I thought that the, um, the level of communication in our family was, um, and trust and, and everything in our family, what an, and there are the resident children’s love tanks. I thought that was filled up enough that it would withstand, um, because you know, even, even good, um, even good things that are new can, can cause some concern for some children. Right. Um, any kind of change, even if it’s good, can be, can be problematic for some children. And I thought that I had covered all of those bases. I thought that we had a well-oiled machine of a family. Right. And that they would come to me when at, with any one of their issues. And I think that, um, the more that I’ve studied this issue, the more I realized that’s pretty common. Um, what, one of the things that that happens is that our children are resident children. They’re used to a certain level of closeness with us in time and attention. Right. And that has, um, that has built into their sense of security and safety. And then with the changes, and again, even positive things, if they’re changes that can be disrupting, but then couple that with some, um, some issues in those fires, right. With, with our, um, foster children or, or adopted children that just pulls the rug out from under our children, because we’re not there for them, the way that we used to be. Right.
And they’re not thinking in terms of, well, mom, for all these years has filled my love tank and she’s always been there and I can talk to her about everything. And so that’s going to naturally, they don’t think that way, they think in the here and now, and, and for younger children, very concretely and suddenly mom who has been attentive is distracted. Right. And we parents, we don’t, we don’t know this. We, we don’t realize this. Unless somebody comes along and says, Hey, this is what’s happening. And then says, it’s okay, because you can fix it. Yeah, yeah. Yeah. So I, again, I mean, I think it’s important. Like you said, you try not to be hard on yourself because you don’t know what you don’t know. Right. And we all, I mean, I think those parents, everyone is doing the best that they can and never wants to, you know, and so definitely to anyone listening to this, if you, if this is, if you’re realizing this now or do not beat yourself up, you’ve done the best that you can. And all we can do is look ahead. Right. So, um, and that’s why it’s so great that you’ve taken something that was difficult for your family and then turned it into something that helps heal. I’m sure. It’s.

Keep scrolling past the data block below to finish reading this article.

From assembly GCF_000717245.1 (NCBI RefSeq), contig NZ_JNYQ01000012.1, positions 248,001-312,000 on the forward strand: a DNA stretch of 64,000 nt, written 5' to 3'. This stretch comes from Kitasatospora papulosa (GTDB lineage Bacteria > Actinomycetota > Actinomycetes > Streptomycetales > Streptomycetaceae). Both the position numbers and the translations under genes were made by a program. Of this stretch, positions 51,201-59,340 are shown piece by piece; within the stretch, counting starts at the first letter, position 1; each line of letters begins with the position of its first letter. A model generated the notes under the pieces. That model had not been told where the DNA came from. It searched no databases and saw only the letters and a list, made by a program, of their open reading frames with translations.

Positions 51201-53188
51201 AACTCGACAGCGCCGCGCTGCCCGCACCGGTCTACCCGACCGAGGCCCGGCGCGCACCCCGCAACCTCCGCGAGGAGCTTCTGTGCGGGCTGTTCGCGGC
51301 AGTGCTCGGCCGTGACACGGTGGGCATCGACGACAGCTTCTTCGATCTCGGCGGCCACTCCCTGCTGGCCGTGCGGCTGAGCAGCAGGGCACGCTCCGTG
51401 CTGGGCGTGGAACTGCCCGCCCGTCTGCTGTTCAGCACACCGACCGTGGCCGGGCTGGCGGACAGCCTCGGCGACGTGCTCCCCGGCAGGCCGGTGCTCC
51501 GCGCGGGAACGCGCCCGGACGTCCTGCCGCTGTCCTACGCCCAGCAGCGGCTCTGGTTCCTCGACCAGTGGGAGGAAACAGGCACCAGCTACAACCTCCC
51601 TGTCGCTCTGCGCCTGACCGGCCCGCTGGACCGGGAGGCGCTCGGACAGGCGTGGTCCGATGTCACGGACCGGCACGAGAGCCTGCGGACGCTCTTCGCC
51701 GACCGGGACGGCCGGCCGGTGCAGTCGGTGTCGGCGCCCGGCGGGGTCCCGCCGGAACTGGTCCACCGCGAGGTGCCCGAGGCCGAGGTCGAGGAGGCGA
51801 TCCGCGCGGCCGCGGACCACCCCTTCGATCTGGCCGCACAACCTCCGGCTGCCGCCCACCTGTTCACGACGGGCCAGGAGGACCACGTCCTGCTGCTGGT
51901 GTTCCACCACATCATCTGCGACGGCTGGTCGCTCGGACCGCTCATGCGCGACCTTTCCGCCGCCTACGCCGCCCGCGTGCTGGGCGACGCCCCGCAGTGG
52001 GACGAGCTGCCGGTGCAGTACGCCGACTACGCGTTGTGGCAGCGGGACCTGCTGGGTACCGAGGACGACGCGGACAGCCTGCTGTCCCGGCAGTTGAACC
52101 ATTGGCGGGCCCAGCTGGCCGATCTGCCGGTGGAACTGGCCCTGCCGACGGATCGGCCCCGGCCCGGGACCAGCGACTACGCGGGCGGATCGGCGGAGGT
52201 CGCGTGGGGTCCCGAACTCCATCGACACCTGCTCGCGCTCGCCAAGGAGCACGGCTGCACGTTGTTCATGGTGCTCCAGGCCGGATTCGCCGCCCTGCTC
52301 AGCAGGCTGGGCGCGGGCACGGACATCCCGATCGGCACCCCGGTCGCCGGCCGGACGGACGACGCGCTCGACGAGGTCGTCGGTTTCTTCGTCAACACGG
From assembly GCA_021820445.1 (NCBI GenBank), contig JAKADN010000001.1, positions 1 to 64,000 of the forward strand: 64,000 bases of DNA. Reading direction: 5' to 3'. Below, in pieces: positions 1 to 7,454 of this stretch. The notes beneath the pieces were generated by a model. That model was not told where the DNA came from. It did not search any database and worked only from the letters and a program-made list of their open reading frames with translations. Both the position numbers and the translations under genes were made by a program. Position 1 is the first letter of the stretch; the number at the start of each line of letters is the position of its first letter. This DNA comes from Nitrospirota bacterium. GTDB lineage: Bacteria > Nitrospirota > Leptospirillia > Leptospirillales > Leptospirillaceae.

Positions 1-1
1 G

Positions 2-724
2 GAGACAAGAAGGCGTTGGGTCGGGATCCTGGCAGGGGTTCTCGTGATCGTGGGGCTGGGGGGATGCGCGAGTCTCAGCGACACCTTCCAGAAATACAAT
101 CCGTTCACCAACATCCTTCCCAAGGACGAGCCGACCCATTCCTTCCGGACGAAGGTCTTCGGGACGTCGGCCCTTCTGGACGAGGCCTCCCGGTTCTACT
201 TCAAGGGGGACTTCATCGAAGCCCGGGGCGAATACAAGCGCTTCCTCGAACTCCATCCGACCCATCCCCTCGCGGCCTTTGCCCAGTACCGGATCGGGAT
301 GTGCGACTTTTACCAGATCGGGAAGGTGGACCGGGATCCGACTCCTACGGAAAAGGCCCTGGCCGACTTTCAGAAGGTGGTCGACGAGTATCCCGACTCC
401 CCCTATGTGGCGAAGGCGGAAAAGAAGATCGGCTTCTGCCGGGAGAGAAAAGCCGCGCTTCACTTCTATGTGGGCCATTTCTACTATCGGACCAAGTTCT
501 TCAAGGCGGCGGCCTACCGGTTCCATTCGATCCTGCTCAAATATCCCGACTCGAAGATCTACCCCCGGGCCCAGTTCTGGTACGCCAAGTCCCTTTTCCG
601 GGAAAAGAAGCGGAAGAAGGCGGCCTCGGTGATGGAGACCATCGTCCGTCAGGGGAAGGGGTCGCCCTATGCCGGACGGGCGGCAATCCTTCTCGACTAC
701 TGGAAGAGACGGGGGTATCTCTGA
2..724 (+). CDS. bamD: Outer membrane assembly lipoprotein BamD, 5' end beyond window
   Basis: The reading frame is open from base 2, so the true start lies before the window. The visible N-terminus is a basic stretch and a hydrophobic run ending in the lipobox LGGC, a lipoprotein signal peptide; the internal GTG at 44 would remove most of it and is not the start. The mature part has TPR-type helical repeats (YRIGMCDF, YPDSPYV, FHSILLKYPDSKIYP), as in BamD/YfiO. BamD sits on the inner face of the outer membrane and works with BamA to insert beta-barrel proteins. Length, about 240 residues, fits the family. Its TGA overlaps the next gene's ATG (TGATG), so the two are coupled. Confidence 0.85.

I would imagine it’s, even though your children are adults, I think still like wrestling with some of these issues would bring healing to your family. Even if your kids are out of the home at this point, is that your experience? Yes. And, and that’s, um, that’s the message of hope that I just kind of want to insert here right now, because what happens when I do speak on this issue is I have, I, I basically cause, um, sweet families, sweet moms and dads to have the same kind of meltdown that I had when I learned there can be a better way. And I hate that I caused that to, to anybody, but, um, it’s never too late, like, um, the, the techniques and the principles and things that, um, I try to teach families. Um, you can repair what quote, unquote damage you think you have done. And it’s in that repairing that, um, greater trust builds. It doesn’t sound like it works that way. Nobody wants to think that, that I make a mistake. And then in the repairing of that mistake, my, my relationship, my children get stronger, but I’m here to tell you that’s true. Um, uh, our children and, and we started this process of healing, uh, while, uh, three we’re still in our home. Um, but, uh, it’s yeah, it’s never too light the opening. See, here’s the key to all of this, right?